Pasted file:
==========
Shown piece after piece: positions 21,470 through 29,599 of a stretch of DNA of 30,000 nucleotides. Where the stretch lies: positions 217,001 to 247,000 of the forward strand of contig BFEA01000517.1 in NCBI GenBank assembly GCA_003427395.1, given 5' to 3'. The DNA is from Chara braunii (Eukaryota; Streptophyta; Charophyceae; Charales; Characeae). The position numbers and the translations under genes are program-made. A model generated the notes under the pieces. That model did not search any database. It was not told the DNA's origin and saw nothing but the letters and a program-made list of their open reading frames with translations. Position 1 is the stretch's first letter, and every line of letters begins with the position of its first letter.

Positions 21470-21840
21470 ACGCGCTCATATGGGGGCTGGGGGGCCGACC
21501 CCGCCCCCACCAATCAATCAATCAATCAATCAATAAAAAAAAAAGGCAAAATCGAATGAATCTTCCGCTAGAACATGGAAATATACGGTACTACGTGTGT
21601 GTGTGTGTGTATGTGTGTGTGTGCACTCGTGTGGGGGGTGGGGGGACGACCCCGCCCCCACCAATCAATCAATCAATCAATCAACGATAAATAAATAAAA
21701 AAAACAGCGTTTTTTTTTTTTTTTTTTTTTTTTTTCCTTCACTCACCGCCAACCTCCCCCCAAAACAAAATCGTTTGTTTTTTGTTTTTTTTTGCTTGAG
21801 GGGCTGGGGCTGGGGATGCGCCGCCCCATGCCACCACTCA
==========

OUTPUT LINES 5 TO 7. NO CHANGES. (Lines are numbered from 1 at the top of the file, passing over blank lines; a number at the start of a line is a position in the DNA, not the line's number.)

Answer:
21601 GTGTGTGTGTATGTGTGTGTGTGCACTCGTGTGGGGGGTGGGGGGACGACCCCGCCCCCACCAATCAATCAATCAATCAATCAACGATAAATAAATAAAA
21701 AAAACAGCGTTTTTTTTTTTTTTTTTTTTTTTTTTCCTTCACTCACCGCCAACCTCCCCCCAAAACAAAATCGTTTGTTTTTTGTTTTTTTTTGCTTGAG
21801 GGGCTGGGGCTGGGGATGCGCCGCCCCATGCCACCACTCA